Fall for Nigel Slater's Pudding for Autumn

Bring out your inner Brit with this plum pudding from Notes from the Larder

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There are certain things the English do better than anyone–like tabloid journalism, say, or a royal jubilee with naval flotilla and ladies in crazy hats.

Add to that list a proper wobbly fruit pudding. Nobody does homey, homely and reliably delicious desserts as well as the Brits. And nobody gets our Anglophilic appetite going like cook, columnist and prolific diarist Nigel Slater.

Deeply hued and flavored, Nigel Slater's bread pudding hits all the right notes.

Slater's latest, Notes from the Larder ($40), drops later this month. It's full of predictably enticing, very English offerings (grilled partridge on garlic toasts, fish and potato pie) and the kind of writerly observations not normally found in more prosaic cookbooks. On the need for kneading: "We do it in order to make the dough softer and more elastic, but the feel of the dough in the hand makes you consider yourself a craftsman of some sort, which of course you are."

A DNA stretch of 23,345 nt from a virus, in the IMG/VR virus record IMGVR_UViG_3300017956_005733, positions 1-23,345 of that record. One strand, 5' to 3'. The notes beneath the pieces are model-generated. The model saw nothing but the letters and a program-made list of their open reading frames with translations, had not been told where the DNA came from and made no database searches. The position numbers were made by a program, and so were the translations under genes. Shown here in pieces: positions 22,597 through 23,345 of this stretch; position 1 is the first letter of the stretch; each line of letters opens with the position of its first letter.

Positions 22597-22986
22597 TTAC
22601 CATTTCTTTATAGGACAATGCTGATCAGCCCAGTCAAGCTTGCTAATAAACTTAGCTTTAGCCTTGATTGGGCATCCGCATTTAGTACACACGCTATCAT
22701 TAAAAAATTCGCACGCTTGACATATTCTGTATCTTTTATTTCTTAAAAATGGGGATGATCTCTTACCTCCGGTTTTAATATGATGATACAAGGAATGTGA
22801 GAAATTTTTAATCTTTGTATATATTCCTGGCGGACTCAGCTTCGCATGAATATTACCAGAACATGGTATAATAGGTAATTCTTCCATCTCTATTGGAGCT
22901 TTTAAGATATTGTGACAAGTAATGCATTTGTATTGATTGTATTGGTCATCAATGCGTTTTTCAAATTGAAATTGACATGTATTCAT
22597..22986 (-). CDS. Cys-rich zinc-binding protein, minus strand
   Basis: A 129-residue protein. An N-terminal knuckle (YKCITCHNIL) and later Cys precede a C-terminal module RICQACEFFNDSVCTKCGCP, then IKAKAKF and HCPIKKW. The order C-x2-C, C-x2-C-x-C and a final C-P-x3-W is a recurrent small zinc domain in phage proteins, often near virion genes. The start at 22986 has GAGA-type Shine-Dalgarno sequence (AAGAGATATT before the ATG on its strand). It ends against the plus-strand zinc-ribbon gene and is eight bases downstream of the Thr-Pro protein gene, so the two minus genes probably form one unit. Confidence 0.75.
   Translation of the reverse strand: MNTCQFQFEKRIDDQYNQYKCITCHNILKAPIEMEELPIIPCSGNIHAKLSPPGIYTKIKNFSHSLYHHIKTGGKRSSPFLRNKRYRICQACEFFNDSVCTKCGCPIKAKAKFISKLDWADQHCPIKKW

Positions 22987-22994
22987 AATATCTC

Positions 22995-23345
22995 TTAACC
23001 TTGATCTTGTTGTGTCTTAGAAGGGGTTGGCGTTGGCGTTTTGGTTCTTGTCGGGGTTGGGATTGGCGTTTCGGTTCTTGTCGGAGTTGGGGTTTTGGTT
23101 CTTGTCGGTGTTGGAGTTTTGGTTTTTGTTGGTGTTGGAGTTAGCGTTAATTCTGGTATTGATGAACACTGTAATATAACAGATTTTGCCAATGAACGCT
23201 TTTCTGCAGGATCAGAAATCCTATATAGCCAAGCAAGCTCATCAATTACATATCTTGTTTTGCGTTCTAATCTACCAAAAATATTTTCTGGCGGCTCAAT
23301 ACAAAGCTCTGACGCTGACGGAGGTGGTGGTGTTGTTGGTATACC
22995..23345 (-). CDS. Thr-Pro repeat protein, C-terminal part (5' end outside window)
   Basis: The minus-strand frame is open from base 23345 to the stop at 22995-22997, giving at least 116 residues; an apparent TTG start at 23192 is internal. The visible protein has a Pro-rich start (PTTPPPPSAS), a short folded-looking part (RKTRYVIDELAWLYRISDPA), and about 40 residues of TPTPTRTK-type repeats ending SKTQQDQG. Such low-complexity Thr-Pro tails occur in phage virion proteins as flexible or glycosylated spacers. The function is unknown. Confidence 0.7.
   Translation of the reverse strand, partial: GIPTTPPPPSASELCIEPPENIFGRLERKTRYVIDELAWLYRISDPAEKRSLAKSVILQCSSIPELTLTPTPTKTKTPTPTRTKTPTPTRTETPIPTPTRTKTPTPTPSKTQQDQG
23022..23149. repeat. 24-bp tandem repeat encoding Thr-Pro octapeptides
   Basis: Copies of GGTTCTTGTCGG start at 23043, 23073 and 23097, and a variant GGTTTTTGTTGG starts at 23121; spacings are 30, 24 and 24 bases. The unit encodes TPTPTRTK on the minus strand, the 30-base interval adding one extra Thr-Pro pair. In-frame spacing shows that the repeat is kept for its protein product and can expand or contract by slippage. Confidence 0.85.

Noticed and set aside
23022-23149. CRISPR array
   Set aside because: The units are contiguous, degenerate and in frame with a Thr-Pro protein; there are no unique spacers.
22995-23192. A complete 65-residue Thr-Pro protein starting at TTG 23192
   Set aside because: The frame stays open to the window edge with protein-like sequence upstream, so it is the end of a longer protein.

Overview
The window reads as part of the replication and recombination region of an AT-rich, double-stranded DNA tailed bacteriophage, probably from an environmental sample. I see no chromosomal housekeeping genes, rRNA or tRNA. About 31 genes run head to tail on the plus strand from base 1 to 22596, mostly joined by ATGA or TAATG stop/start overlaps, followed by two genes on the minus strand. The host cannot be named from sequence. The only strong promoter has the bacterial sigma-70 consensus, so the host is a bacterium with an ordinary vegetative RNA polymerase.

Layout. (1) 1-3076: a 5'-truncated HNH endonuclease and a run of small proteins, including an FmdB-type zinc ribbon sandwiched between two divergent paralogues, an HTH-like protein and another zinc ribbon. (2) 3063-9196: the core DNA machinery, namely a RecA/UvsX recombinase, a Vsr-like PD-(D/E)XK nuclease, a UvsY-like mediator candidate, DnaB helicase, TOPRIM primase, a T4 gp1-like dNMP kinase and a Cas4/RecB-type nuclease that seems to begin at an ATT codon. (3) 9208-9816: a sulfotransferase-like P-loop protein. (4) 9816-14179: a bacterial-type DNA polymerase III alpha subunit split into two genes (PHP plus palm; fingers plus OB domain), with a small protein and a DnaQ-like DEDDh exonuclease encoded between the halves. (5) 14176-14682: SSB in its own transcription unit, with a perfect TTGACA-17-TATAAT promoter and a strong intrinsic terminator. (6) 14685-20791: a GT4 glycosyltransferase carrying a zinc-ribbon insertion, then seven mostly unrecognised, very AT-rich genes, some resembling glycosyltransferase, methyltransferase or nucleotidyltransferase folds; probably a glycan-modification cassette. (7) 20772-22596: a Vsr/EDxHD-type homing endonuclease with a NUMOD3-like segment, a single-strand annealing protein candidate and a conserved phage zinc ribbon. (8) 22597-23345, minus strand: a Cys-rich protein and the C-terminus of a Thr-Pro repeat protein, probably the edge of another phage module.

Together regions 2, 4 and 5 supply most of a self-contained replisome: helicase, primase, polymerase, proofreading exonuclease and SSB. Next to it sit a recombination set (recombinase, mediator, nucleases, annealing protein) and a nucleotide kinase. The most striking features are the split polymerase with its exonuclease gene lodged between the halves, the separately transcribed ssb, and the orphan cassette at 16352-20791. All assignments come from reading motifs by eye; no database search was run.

One entry for September caught our eye and immediately put us in the mood for a nice, brightly colored fruit pudding (see the recipe).

Mold breading pudding to jiggly perfection using our step by step guide above.

Under the heading "Sweet juice: A pudding for autumn," Slater writes that he's always wanted to add plums to his standard berry filling and found the experiment a great success. "With the exception of the slightly fiddly task of removing their pits (and we must) it is a pudding of serious pleasure and inky sour-sweet juice."

The final result is lovely without being conventionally pretty. Bright, purple and very satisfying, it's worth the fiddling.